In 1926 we immigrated from Russia, leaving behind our beloved home in Gregorjewka. Because we had trachoma, we were sent to Mexico rather than straight to Canada. Our journey to Canada took us eight months, since we had to wait for our Canadian Immigration papers once we arrived in Mexico. We finally arrived in Winnipeg, and....then eventually to a farm in McCreary, Manitoba where we lived for twenty years. It was here that we raised our twelve children (nine sons and three daughters); only the youngest daughter was born in McCreary. We really enjoyed life there. In 1956 we moved to British Columbia...where I am still living.

And so it was with us. The first in the family to pass away was my husband. He was 77 years old; he passed away in March, 1964. The Lord allows these sorrows, but also helps us to bear the pain…therefore I love the Lord!

I may not have seeds from my grandmother to pass along...but I thought I would share some memories on her birthday...and a few of the words she penned, which are a testimony to me of her unwavering trust in God.


  1. What a wonderful lady, and what a wonderful legacy of memories for you.

  2. Judy, i love that kind of history...i was in ukraine in 2001. when i arrived i felt like i belonged there. we saw many villages and rosenthal and chortizer were some of them. i will have to check and see if i have photos of them. crimea is a tourist place now...very ritzy, well at least what i saw and very beautiful. your gramma left a lovely legacy....sorry about the seeds, that would have been amazing if that would have worked out, too bad.

  3. Judy, this is just beautiful. Your grandmother did leave you her seeds to share. Her legacy lives on in you.

  4. A wonderful story about your grandmother. Aww too bad about the flower seeds, that would have been so wonderful to pass on to your family, but memories and photos are really the best, right?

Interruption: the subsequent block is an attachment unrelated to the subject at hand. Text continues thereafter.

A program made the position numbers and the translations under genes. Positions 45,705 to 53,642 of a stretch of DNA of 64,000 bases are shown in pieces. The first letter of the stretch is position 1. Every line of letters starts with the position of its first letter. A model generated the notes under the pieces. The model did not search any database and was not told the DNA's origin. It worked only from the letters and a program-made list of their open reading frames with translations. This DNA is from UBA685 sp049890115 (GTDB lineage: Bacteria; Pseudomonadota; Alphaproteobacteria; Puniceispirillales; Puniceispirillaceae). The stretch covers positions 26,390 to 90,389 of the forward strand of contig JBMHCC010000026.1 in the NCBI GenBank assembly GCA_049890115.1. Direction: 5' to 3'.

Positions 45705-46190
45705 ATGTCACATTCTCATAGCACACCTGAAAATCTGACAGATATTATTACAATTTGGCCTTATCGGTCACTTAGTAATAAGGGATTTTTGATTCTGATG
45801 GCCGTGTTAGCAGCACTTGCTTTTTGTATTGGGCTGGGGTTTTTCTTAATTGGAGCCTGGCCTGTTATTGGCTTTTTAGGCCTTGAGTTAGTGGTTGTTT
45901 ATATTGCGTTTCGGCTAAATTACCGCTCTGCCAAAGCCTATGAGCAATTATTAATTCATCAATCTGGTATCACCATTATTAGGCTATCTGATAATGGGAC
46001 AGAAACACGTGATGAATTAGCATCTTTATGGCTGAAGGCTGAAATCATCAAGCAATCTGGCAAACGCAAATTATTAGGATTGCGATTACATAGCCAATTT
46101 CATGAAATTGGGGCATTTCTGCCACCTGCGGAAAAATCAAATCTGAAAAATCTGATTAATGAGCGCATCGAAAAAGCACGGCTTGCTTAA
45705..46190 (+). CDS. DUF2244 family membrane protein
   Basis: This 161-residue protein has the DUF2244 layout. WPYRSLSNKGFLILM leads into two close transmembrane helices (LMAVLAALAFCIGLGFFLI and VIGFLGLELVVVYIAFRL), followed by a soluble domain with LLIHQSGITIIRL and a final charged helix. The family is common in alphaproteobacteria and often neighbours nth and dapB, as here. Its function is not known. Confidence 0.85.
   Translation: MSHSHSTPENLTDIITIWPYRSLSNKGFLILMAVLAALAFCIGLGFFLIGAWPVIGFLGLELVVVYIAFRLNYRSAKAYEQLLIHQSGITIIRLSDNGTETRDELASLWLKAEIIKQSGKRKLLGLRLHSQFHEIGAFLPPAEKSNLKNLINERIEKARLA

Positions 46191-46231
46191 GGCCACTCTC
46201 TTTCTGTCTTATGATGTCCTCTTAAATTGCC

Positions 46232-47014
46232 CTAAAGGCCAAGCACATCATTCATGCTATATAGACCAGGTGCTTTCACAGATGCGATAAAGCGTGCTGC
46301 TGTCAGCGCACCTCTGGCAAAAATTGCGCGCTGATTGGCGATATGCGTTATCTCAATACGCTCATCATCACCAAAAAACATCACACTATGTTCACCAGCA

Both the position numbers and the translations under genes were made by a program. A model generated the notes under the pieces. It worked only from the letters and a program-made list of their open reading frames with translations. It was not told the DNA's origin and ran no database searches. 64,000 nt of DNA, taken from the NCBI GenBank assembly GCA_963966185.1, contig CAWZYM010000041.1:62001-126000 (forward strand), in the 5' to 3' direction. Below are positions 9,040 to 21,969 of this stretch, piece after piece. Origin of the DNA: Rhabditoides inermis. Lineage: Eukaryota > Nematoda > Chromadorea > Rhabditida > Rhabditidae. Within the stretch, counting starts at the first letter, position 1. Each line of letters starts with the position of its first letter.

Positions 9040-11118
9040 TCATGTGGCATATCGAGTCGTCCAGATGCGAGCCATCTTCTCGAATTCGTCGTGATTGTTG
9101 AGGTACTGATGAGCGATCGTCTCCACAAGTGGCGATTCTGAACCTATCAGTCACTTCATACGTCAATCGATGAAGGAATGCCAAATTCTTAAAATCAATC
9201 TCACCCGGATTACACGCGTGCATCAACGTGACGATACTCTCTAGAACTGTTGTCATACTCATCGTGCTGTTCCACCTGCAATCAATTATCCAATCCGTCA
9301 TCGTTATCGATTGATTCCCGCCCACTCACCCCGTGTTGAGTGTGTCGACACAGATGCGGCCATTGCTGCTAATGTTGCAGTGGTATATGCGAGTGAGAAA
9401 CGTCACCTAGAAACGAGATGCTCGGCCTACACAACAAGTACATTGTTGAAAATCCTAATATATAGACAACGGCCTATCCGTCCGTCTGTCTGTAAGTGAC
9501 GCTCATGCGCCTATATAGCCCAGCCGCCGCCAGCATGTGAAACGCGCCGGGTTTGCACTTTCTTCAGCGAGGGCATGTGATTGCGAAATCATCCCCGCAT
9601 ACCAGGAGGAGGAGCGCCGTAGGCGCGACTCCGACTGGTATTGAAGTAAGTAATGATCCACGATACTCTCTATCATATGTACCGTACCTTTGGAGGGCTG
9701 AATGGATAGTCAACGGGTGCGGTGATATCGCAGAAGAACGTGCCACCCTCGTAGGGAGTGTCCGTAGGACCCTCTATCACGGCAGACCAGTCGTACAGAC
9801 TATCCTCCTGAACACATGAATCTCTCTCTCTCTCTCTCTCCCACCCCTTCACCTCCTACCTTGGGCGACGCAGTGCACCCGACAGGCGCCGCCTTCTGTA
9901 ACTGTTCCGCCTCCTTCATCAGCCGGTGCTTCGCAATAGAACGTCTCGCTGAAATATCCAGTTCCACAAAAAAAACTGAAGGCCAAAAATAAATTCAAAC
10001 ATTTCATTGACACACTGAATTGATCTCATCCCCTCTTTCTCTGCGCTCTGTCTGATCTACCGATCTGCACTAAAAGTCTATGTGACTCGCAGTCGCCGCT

5. Wow! What a woman of faith! Talk about Godly influence...she must've had amazing amounts of that. You are certainly blessed to have her story. Makes me want to know what's between the lines.

  6. What an incredible story! I so enjoyed reading that excerpt! Judy you are so blessed to have that bit of history from her.

  7. How beautiful. Thank you for sharing that with us.

  8. Oh Judy, how precious for you to have this written account of your grandmothers life. I too have my Italian immigrant grandmother’s singer sewing machine! But no written words.

    Thank you for sharing this bit of family history, I really enjoyed it.

  9. Hi Judy
    I had some time today so I was reading the links on MGCC about the Mennonites, and I've been fascinated by all I've read. How truly wonderful that so much family history has been passed down from family to family. How lucky you are to have your grandmother's writings of the story of her life!

    My maternal grandparents were also from the Ukraine. We know so little about them. My grandfather was killed in a mining accident when my Mom was a baby. All we know about my grandmother was that she was from a farming town in the Ukraine, an orphan who was not sent to school, but made to work on the farms from a young age to earn her keep. An older brother sent for her to come to America and she married my grandfather, who already had three children by a first wife who had died. She had three more and then he was killed and she was left to raise 6 children all mother being her youngest child at only 3 months old.
    When I think of what these women endured in their lives it make me feel humble and grateful for their faith and strength.


'The ornament of a house is the friends who frequent it.'
~ Ralph Waldo Emerson